The clinical photographs in Figures 1 and 2 are of patients who reported diffused DH in the cervical areas of the teeth and this was treated with BioMin F for two weeks. This approach substantially reduced or eliminated their pain from DH.
Figure 3 shows the percentage of patients included in the clinical study who reported pain after consuming cold, hot or acidic food and after brushing their teeth with cold water. Most patients included in the trial had diffuse (58.62%) or occasional (37.93%) DH, and only 3.44% did not report any DH.
Of the 29 patients included in the clinical trial, the majority (48.27%) reported that they were already using a toothpaste to specifically address DH (Fig. 4).
It is interesting to note, as shown in Figure 5, how many patients using BioMin toothpaste twice a day for two weeks experienced a reduction in DH pain. Most of the patients found it relieved their pain from DH. In particular, 27.58% of patients treated with BioMin F for two weeks reported an elimination of hypersensitivity, while in 52.72%, the pain had been significantly reduced. Just 20.68% reported no obvious change after using BioMin F for two weeks. Importantly, no patients reported an increase in DH pain.
One of the last questions asked of patients was whether they felt that there was a greater benefit to using BioMin F, rather than their previous toothpaste, to tackle DH, and a large number (73.07%) reported a positive response as shown in Figure 6.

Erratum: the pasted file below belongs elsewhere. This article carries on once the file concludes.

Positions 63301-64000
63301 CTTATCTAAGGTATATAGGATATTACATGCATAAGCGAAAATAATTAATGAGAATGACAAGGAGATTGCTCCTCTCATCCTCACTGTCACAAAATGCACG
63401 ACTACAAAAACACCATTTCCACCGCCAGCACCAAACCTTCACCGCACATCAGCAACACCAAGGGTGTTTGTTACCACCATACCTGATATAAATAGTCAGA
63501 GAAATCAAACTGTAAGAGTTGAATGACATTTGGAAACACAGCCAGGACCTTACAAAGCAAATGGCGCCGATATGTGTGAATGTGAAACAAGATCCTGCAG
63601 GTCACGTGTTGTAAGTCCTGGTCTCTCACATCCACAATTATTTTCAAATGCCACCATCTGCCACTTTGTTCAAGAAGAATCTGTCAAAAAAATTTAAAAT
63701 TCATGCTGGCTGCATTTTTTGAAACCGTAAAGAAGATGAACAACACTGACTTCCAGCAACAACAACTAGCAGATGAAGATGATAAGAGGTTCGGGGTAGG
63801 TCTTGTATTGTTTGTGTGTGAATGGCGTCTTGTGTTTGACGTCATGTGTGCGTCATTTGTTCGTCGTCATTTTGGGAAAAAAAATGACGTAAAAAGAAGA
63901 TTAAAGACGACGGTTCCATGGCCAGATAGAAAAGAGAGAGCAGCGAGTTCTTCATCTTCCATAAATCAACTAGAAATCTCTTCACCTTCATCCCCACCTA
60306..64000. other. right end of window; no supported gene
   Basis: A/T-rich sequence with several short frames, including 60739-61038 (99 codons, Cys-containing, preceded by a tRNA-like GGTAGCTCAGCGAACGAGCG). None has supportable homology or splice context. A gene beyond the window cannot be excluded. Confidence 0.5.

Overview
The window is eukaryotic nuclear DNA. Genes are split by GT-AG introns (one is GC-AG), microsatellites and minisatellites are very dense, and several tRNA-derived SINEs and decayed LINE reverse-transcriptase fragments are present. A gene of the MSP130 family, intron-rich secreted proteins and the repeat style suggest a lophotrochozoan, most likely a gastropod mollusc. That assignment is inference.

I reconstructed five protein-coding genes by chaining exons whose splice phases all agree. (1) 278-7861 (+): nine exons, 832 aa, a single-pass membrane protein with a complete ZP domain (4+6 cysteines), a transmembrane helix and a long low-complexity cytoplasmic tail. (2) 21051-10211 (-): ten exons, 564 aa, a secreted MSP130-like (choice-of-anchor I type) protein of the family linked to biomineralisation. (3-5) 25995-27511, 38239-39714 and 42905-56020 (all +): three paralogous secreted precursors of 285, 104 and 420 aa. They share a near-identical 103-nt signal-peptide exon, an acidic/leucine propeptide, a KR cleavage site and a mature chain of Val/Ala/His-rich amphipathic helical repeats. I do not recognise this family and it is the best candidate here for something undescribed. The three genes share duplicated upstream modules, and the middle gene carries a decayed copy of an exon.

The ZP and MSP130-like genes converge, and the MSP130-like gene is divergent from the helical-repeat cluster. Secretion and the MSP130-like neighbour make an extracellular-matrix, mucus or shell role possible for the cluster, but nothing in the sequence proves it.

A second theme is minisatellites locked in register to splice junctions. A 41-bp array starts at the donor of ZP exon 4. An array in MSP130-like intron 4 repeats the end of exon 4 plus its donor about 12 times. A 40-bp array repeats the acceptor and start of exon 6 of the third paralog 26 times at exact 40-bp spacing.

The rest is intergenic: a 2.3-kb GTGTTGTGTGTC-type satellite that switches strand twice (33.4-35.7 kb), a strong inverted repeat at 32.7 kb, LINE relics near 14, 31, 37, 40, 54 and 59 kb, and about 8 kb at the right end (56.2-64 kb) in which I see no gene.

We would now like to describe in detail one particular clinical case from the trial which demonstrates the acid-resistant features of fluorapatite crystals produced by the bioglass in BioMin F. The 44-year-old female patient with high DH started the BioMin F trial according to our instructions (twice a day), and after just a few days, she reported greater relief from DH and she was very satisfied.
In the following days, the patient had repetitive bouts of vomiting with gastric acid reflux with a very low pH (a pH of around 1) capable of removing any mineral pellicle or aggregate covering tubule orifices and which would likely cause DH pain to reoccur. Naturally, the patient feared that this would happen. At the conclusion of these episodes, she checked her hypersensitivity pain by rinsing her teeth with cold water after brushing in the cold air of winter, and she told us that the benefit of using BioMin F remained unchanged (Fig. 7).
This suggests, as evident in microscopy studies undertaken at Queen Mary University of London, that the bioglass contained in the toothpaste does not produce an amorphous mineral layer on the tubule orifices, but produces a true mineralisation process through which fluorapatite crystals form that appear to be acid-resistant. This is shown in Figures 8–10.
Editorial note: A list of references is available from the publisher. This article was published in prevention―international magazine of oral health, Vol. 4, issue 1/2020.